What is Motion Blur?

Motion blur is the streak-like effect that occurs when shooting a still image or video, because your subjects are moving rapidly through the frame, or the camera exposure is particularly long (i.e. time-lapse photography). This effect can be found in human eyes as well. If your eye moves past an object (or vice versa), the image will have a motion blur, unless you're tracking the object at the same speed, which is called "smooth pursuit". 

The motion blur effect can be used to give a photo more personality or accentuate a subject's movements, and it's not difficult to achieve. Below, we've outlined the basics of motion blur in photography, video, and 3D media.

Motion Blur in Photography

Photos are never literal — they can represent a mood, an action, a long stretch of time, or anything else the photographer wishes to evoke. With motion blur, a photographer is choosing to showcase the movements within their frame. If the camera's subject is moving fast or there's a longer exposure, you'll see more motion blur as a result. This blur effect usually occurs along the direction of the subject's movement, but if the camera is moving and the subject is still, then the background may become blurred in the same fashion. 

By selecting a longer shutter speed (in Manual/Shutter Priority mode) or keeping your camera secure while the subject moves, you can fine-tune the amount of motion blur until it's visually appealing (and not just a blurry mess).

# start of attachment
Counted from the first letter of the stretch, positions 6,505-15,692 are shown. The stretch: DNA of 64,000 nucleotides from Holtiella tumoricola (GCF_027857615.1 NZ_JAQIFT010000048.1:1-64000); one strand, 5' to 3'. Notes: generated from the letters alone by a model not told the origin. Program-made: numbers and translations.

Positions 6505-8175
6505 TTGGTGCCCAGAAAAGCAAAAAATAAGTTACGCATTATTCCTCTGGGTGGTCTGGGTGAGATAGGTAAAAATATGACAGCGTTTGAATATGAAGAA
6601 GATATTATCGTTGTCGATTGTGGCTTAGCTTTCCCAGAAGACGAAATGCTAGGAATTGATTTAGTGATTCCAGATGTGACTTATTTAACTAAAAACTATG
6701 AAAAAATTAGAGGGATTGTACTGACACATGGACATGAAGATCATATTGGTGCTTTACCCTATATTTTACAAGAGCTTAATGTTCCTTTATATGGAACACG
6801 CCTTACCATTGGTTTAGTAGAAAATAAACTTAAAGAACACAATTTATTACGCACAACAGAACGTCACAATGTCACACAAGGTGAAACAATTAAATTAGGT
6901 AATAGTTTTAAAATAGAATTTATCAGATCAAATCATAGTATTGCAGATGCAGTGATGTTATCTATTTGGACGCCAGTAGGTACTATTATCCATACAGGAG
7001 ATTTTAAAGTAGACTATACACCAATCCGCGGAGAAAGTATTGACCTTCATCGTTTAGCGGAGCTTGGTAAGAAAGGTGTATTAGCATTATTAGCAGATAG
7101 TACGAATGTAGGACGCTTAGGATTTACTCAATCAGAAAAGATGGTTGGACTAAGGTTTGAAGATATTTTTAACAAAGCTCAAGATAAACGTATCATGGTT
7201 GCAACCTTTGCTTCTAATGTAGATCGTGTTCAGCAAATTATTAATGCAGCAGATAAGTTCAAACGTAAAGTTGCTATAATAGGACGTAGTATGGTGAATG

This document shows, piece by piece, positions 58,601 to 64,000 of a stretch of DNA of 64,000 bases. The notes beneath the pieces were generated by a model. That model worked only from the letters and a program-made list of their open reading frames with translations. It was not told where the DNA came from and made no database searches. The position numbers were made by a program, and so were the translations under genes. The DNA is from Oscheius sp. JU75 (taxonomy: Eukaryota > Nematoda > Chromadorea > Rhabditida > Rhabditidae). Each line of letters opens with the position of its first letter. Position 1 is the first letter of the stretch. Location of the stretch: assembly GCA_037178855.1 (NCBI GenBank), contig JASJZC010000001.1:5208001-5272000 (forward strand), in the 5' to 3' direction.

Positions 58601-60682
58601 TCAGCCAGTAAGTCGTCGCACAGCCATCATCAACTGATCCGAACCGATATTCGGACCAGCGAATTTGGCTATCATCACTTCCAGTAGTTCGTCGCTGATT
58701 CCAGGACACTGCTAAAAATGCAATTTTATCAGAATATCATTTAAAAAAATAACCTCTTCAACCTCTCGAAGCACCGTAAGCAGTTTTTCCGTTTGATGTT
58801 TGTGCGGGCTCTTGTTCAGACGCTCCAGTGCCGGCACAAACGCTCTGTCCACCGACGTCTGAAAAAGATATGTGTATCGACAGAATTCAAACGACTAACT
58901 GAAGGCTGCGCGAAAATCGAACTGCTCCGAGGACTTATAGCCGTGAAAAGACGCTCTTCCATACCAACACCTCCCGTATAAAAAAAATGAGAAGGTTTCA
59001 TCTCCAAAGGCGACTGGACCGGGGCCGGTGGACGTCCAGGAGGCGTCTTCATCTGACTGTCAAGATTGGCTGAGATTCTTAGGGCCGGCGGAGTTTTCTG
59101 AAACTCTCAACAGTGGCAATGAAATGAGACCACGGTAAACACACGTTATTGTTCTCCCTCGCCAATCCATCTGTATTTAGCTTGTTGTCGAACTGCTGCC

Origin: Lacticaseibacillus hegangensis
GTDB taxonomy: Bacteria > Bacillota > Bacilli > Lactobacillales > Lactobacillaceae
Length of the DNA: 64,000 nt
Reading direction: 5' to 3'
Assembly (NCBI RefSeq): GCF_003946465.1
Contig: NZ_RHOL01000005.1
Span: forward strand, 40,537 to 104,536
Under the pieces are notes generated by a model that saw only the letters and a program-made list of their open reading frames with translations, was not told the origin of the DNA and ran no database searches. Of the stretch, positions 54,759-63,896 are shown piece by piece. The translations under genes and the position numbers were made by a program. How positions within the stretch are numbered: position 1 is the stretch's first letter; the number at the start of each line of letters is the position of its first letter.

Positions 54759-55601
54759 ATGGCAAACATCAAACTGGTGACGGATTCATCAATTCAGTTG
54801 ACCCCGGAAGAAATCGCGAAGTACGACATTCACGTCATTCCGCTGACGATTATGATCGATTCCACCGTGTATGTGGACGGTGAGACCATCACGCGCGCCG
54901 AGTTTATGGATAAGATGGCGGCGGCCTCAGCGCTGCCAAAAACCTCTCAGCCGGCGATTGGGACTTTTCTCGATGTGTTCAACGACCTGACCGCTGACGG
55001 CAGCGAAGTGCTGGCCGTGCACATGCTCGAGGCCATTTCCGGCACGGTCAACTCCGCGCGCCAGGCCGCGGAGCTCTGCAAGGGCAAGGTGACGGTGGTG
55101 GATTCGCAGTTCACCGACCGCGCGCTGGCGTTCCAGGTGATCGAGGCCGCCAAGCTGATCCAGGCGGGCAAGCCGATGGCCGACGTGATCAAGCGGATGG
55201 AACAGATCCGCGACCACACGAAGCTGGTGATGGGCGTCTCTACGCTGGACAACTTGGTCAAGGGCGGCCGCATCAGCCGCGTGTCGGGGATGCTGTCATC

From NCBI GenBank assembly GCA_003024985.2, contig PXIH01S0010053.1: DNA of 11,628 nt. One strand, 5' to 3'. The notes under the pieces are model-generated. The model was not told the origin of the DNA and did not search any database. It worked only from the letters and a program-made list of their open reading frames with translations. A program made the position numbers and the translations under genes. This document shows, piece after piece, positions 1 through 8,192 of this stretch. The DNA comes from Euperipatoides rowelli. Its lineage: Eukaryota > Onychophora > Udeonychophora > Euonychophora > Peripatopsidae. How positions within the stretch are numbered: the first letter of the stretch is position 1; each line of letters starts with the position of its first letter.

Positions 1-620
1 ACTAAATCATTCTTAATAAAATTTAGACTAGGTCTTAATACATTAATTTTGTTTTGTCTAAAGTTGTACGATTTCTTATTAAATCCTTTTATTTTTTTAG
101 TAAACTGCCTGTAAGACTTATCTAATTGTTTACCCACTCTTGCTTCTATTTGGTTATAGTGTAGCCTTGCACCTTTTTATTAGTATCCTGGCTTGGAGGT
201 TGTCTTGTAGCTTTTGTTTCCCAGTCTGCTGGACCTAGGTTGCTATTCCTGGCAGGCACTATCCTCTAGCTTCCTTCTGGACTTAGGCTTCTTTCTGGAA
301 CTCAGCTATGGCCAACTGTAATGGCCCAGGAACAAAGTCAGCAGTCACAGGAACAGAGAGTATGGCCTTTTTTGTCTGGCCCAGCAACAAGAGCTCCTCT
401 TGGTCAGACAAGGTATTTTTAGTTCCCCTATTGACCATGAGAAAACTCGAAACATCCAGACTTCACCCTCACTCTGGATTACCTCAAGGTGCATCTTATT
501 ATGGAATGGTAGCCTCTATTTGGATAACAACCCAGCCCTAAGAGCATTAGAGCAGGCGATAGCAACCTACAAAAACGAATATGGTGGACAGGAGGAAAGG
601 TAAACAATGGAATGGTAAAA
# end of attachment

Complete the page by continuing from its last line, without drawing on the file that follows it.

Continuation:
Motion Blur in Video

Likewise, motion blur is readily apparent when shooting video. Most of the time, though, we don't even notice the effect because our eyes work the same way as a camera lens. To us, rapid movement through a still frame is supposed to look blurry. When we track a moving subject by panning the camera, however, the focal point looks sharper and the background blurs. 

In some cases, motion blur can actually detract from the visual information and obscure what's happening. For example, TV sports cameramen deal with motion blur by using extremely fast exposures (often around 1/1000 of a second), allowing you to clearly see each athlete on the field. This also improves visual clarity when showing slow-motion replays. 

Motion Blur in 3D Animation/Games

Finally, digital animation and video games often simulate a motion blur effect to make the visuals seem less static. This is most obvious when quickly panning the camera around a 3D game world, or when CGI characters move rapidly in an animated scene. If digital designers didn't use any motion blur, the 3D visuals would seem choppier and less natural. 

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